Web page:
Sunday, January 17, 2021

Before The 1921 Tulsa Race Massacre, Greenwood Was a Wealthy Black Community

*Before Greenwood (Oklahoma) was destroyed in the Tulsa Race Massacre of 1921, it was probably one of the most well off Black communities in the country. Would you believe that is was even known as the Black Wall Street? This was because of the amount of concentrated wealth that could be found here.

Otis Granville Clark, a 105-year old survivor of the massacre, was featured in a documentary that was made in 2008 called “Before They Die!” Here you can see how Otis said that a lot of New Yorkers and folks from Chicago would come in to Greenwood for business. He even said that it seemed like an oil country back then and people here lived like it was Wall Street!

Before this massacre occurred, there were about 100,000 people living in Greenwood. There were many luxury shops, about 30 grocery stores, 21 restaurants, savings and loan offices, three luxurious hotels, clothing and jewelry stores and pool halls! Other than this, the community had a nationally recognized school system, two black newspapers, a bus and cab service and 6 private planes.  Even though the segregation laws kept the Black community inside Greenwood, these people managed to flourish and invest in their own well-being.


This beautiful community, however, came to an end when the massacre began on the 31st of May in 1921. White mobs had begun to descend to Greenwood and they instantly started shooting Black people and burning down their houses. Some of these people were even burned alive while around forty square blocks of residential and commercial property was burned to smithereens. This property was estimated to be a cumulative worth of $1 million at the time!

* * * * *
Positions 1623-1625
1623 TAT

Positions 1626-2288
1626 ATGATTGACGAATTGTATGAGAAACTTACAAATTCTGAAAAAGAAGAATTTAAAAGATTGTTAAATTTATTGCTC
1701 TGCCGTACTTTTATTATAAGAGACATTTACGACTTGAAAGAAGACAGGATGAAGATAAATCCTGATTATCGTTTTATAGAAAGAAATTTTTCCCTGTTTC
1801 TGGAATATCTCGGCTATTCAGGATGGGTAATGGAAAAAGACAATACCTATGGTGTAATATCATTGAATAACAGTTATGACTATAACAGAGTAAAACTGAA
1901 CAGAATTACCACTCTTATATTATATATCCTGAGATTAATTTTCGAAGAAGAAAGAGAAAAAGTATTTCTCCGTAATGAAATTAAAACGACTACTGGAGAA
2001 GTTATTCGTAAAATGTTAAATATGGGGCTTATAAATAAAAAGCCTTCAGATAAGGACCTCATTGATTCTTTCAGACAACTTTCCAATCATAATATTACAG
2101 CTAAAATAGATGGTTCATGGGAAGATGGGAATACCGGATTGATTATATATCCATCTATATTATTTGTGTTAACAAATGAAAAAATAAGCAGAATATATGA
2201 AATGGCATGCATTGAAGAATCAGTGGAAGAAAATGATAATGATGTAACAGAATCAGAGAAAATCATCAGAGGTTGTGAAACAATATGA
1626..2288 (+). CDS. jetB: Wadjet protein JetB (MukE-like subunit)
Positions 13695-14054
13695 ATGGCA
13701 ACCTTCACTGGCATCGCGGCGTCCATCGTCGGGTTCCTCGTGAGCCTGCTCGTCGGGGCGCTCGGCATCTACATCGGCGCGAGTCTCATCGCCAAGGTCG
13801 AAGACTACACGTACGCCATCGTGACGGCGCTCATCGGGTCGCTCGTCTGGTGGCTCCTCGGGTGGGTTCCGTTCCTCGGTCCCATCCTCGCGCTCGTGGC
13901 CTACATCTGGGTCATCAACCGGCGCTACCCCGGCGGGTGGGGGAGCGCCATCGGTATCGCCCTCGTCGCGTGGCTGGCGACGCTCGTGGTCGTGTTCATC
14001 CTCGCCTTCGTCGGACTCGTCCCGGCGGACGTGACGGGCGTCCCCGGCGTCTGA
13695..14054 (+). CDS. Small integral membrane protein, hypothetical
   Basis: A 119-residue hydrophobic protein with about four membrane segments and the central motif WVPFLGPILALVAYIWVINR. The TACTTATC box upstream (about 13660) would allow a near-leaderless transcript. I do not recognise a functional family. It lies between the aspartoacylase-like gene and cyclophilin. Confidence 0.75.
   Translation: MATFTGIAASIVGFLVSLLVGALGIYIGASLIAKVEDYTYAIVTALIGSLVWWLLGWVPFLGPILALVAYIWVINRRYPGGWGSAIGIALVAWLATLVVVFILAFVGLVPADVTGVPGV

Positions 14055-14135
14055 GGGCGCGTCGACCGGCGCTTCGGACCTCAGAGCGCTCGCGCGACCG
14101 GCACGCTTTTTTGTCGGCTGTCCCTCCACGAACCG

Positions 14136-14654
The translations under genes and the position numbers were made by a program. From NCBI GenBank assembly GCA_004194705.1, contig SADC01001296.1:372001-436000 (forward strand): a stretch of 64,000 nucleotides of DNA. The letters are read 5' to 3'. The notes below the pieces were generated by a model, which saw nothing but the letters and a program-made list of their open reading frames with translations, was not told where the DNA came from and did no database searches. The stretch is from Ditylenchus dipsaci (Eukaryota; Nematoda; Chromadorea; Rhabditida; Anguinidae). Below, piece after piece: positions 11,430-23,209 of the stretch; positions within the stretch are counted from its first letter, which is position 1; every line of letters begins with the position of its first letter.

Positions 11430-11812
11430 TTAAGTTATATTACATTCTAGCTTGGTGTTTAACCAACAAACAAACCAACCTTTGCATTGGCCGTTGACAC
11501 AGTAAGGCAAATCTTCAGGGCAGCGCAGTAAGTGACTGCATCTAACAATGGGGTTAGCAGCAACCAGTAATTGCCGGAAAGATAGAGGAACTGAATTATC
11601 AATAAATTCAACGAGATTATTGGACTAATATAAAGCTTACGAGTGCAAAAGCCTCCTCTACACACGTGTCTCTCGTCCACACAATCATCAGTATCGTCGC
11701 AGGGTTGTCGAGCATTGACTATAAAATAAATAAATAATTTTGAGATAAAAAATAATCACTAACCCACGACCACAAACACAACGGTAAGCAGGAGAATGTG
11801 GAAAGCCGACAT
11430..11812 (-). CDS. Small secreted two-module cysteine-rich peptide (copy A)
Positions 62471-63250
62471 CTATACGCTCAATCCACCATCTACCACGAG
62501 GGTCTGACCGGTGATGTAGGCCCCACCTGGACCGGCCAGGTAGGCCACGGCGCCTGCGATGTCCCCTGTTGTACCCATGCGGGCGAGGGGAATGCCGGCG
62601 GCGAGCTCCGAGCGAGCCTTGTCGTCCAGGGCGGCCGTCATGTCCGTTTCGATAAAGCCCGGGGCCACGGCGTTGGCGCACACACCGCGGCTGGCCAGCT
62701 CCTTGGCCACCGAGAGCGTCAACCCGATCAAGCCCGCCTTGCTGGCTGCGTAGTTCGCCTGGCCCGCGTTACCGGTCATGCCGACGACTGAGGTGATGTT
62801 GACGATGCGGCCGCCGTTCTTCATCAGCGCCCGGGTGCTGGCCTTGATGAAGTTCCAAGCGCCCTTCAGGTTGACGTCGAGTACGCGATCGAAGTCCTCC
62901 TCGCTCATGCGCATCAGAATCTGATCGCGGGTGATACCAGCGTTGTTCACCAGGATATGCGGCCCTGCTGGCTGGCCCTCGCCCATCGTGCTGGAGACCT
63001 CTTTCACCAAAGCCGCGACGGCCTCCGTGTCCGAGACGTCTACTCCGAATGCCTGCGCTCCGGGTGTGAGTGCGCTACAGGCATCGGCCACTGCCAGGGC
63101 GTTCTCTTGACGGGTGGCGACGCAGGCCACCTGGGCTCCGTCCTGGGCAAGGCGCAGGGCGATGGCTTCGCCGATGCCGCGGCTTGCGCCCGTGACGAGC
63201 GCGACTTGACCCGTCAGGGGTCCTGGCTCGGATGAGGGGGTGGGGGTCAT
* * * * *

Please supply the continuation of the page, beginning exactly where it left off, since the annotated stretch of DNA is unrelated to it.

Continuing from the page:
This rampage had lasted for about 48 hours and more than 10,000 residents of this Black community were made homeless. Other than these people who made it out of this tragedy alive, 300 people were not as lucky. Witnesses of this massacre even recall that the white mobs were looting the homes of these Black people. They saw them pulling out all the leopard coats, mink, pianos, and intricately carved furniture before the houses were set on fire. After doing this, the angry mob was even reported to have thrown hundreds of the bodies in the Arkansas River while some were buried in mass graves.

The co-producer of this documentary Reggie Turner said, “Our goal for all the survivors, who were children at the time, was to try to use the lawsuit to get back something. . . . Our goal was to get people who lost their homes and entire wealth, to get them a certain amount of value back — for what their parents lost and ultimately, they lost.”



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